Top U.S. Universities cancel study-abroad programs amid fears of coronavirus


Friday, February 7, 2020

Top U.S. colleges and universities are scrambling to assess the risks to their study-abroad and exchange programs as concerns about China’s coronavirus outbreak spread. 



In the wake of the coronavirus outbreak, colleges and universities have had to act fast. In the U.S., nearly all top colleges and universities are canceling study-abroad and global immersion opportunities while also prohibiting travel affecting hundreds of thousands of students who are attending school in order to earn their bachelor’s degrees, master’s degrees, or doctoral degrees/PhDs.

This is a global phenomenon—From Europe to Australia and the United States, universities in countries that host Chinese students have seriously reconsidered academic-related travel to and from China. In the U.S., these cancellations add to tension that already exists between the two governments. The U.S. has a large population of foreign students for several reasons, and most of this foreign student population comes from China.

The coronavirus scare threatens to cause long-lasting damage to growing academic exchange programs that reached new heights over the last decade and a half.

The travel restrictions also complicate planning and scheduling for conferences and campus events in the U.S. that scholars from China might attend. 

“That door has been, if not slammed shut, certainly closed for the immediate future,” said Michael Schoenfeld, Duke University’s vice president for public affairs and government relations.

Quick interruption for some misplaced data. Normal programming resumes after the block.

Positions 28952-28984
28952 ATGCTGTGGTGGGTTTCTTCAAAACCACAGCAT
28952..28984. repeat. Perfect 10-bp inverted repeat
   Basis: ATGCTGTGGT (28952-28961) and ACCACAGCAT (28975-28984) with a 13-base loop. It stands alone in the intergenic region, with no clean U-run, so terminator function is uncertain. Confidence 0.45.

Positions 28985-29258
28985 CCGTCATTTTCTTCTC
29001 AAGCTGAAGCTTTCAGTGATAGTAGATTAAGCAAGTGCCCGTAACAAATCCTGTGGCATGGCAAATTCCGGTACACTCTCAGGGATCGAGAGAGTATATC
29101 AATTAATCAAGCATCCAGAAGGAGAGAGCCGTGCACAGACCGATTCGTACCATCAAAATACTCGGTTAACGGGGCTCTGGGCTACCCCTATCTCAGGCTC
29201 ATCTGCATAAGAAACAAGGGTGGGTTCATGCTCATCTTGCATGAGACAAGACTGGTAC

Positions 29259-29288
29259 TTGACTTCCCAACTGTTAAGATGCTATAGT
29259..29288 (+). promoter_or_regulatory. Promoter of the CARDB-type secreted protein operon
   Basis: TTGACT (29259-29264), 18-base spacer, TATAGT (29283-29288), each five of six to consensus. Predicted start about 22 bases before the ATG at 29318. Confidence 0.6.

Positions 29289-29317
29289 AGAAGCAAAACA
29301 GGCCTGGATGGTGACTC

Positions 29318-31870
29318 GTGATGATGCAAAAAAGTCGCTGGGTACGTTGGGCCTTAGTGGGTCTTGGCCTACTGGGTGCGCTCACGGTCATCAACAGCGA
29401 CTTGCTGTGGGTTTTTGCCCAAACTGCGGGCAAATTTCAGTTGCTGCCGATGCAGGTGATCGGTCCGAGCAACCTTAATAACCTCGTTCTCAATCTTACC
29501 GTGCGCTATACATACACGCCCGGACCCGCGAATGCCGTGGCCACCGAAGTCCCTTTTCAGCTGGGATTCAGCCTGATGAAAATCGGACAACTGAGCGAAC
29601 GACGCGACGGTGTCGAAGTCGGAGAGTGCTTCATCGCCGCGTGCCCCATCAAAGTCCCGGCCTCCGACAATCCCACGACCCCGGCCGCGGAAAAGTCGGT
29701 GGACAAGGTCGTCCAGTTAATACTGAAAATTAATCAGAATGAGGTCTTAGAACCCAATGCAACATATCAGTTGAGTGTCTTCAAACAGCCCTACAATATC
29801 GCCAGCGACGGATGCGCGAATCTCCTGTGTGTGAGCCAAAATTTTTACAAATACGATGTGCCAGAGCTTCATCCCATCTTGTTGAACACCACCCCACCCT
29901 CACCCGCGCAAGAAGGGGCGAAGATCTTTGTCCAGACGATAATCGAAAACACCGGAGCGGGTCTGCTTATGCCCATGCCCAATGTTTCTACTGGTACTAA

After U.S. officials recommended against nonessential trips to China, several universities limited travel there. This includes Duke, which has an operating campus in China in partnership with Wuhan University, located in the city at the center of the coronavirus outbreak.

Duke Kunshan University closed its campus in Kunshan to nonessential personnel until February 24. The school has also helped students who had recently applied for Chinese residency get their passports from local officials so they could travel home and started developing online learning plans for them.

Two of the 12 confirmed U.S. cases are linked to college campuses. One diagnosis was confirmed at Arizona State University and another at the University of Massachusetts at Boston, which stated that the infected student had recently traveled to Wuhan. 

The coronavirus represents and unprecedented disruption for the academic ties between the U.S. and China, shared Brad Farnsworth, vice president of global engagement at the American Council on Education. 

He thought back to the SARS crisis in 2002 and 2003, when the severe acute respiratory syndrome that originated in China killed nearly 800 people.